Magazine article Marketing

Brand Health Check: Laura Ashley

Magazine article Marketing

Brand Health Check: Laura Ashley

Article excerpt

The retailer's clothing sales have withered as its trademark floral prints have fallen out of fashion. Rachel Barnes asks whether catwalk trends can help its business bloom again.

Laura Ashley has revealed just how outmoded it has become. The quintessentially English clothing and furniture retailer, best known for its floral prints, recently reported an 11.6% plunge in like-for-like UK sales for the past six months. Its homeware business, which had previously been growing, fell by 4.1%, while its fashion division suffered a decline of 28.2%.

The company began life in 1953, when Laura and Bernard Ashley invested pounds 10 to set up a business producing table mats, napkins and headscarves - made fashionable at the time by Audrey Hepburn in the film Roman Holiday.

By its 25th anniversary, turnover stood at pounds 25m.

The following 25 years, however, have seen significant change. In 1985 Laura died suddenly and the company floated the same year. In the late 80s the furnishings division, Laura Ashley Home, was launched, and in 1993 Bernard retired as chairman and moved to a non-executive role.The biggest change of all came in 1998 when, after several years of losses, Bernard resigned from the board and Malaysian conglomerate MUI Asia became a majority shareholder.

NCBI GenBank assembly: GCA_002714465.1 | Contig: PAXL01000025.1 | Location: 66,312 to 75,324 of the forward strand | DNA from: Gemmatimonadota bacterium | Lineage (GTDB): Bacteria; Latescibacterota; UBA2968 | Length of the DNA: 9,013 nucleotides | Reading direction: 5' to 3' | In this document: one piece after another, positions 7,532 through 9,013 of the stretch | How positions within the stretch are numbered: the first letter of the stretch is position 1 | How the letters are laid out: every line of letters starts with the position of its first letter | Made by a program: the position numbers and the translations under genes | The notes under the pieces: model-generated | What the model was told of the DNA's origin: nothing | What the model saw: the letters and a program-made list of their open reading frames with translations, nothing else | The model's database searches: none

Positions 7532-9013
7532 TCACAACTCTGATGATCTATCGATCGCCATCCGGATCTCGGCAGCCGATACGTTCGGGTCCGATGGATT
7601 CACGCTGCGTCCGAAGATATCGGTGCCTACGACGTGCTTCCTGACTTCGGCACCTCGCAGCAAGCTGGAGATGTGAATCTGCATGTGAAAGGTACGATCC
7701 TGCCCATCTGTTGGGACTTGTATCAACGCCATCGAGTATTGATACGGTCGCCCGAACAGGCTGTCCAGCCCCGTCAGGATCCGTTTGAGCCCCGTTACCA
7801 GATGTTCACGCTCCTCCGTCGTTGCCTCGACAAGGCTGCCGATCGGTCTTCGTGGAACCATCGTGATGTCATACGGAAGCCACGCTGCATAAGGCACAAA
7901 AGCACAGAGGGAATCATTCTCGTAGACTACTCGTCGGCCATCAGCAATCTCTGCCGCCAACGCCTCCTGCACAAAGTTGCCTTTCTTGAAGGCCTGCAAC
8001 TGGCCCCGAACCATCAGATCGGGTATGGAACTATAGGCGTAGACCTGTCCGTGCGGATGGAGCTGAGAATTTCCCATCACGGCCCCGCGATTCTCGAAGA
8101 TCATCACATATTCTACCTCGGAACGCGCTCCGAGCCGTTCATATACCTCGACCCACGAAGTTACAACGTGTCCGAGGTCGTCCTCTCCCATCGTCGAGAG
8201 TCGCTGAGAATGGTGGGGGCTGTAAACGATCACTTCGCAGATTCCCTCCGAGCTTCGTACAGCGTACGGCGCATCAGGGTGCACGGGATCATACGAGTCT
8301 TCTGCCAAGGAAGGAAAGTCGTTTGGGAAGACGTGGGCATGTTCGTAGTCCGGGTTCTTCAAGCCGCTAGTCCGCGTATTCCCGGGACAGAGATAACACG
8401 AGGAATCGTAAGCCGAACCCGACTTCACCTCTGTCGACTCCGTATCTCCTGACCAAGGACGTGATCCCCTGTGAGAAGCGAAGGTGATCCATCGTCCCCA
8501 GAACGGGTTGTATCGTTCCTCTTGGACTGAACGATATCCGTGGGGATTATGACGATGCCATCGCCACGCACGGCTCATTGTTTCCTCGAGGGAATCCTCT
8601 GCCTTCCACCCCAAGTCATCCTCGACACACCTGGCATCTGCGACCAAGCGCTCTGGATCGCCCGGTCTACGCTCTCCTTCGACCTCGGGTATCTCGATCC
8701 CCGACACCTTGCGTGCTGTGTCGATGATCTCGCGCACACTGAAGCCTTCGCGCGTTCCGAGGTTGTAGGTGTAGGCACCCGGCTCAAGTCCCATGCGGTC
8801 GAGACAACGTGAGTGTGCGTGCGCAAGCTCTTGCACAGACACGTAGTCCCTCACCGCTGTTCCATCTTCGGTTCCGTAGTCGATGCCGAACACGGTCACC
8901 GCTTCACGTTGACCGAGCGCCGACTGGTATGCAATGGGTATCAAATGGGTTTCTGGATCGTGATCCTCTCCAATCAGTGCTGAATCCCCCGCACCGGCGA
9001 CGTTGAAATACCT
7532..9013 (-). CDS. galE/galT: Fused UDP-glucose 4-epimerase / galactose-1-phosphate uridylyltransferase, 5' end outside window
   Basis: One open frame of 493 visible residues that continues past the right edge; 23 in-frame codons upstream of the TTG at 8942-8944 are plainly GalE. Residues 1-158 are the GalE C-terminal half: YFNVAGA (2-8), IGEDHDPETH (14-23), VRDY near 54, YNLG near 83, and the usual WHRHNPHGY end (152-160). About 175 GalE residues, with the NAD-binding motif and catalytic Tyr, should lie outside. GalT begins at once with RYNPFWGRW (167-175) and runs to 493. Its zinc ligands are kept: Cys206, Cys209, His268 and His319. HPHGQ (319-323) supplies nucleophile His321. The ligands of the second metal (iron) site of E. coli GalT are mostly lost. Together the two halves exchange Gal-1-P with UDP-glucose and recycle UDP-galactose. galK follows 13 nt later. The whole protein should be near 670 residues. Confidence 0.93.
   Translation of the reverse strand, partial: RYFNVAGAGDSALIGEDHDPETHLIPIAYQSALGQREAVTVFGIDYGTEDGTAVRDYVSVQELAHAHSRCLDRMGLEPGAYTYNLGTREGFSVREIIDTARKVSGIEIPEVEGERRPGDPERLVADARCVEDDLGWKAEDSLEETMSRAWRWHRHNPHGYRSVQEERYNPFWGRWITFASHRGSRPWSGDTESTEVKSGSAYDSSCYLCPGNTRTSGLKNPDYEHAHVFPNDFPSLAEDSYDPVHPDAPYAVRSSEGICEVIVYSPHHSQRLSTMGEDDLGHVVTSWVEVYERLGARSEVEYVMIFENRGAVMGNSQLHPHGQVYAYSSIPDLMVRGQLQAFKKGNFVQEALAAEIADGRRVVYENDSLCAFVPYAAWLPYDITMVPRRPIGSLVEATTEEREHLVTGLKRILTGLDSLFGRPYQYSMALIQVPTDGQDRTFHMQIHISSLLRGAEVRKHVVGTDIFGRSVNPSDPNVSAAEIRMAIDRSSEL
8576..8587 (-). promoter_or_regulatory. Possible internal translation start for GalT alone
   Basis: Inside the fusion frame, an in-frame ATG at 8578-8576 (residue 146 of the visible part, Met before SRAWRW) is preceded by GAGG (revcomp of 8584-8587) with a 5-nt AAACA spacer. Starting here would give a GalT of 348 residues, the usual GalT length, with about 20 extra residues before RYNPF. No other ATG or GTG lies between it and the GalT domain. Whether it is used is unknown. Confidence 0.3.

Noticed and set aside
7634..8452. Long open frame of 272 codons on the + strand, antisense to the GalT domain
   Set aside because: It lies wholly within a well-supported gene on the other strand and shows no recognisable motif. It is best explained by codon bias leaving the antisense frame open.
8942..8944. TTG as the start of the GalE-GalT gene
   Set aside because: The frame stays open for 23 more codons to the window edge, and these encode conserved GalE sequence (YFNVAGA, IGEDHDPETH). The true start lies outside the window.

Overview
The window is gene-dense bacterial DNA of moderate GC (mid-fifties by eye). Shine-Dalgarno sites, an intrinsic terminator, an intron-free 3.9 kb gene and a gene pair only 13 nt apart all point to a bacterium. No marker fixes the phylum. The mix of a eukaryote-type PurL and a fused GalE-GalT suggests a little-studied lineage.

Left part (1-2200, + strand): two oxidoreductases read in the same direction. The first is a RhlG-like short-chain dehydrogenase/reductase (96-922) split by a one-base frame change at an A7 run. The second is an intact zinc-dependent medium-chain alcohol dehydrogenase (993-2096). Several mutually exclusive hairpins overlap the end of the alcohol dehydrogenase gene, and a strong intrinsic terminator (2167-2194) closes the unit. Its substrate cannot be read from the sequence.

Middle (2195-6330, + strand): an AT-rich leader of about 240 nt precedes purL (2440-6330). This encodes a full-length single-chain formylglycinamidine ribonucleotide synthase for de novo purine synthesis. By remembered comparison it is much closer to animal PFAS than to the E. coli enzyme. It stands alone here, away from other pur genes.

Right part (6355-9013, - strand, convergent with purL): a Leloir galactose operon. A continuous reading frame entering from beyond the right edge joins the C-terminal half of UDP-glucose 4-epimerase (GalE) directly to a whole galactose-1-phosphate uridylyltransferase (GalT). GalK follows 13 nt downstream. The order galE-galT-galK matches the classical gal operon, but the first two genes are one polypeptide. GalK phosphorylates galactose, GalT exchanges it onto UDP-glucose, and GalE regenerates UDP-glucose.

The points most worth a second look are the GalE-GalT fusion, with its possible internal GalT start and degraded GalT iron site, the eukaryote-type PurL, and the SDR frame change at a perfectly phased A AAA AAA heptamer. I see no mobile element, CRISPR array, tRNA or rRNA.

Following the takeover, chief executive KC Ng ditched design-led concepts in favour of a more commercial approach, and the target market was shifted from over-50s to over-30s. But turning its back on older consumers has proved costly for the business. While Home has performed solidly, with sales up 9% in 2003 and 0.1% in 2004, fashion sales have nose-dived. Fashion now makes up just 20% of its business and there are rumours the company could stop selling clothing altogether.

An outdated image has been blamed for its decline, but with floral prints taking over the catwalk this year, could Laura Ashley come back into vogue?

We asked Interbrand chairman Rita Clifton, who worked on Laura Ashley branding in 2000, and Alison Richards, managing director of home furnishings company The Pier.


Laura Ashley seems to be in a vicious spiral of falling sales, cost-cutting and a revolving door of chief executives (and even joint chief executives, which always looks desperate). It is the kind of brand we should really want to succeed as an illustration that all is well with the British sense of style and living. The fact that it is now majority-owned by a company outside the UK does not have to mean we can't love it any more - think Mini and BMW.

The critical thing is to get the right brand insights and then use them intelligently. …

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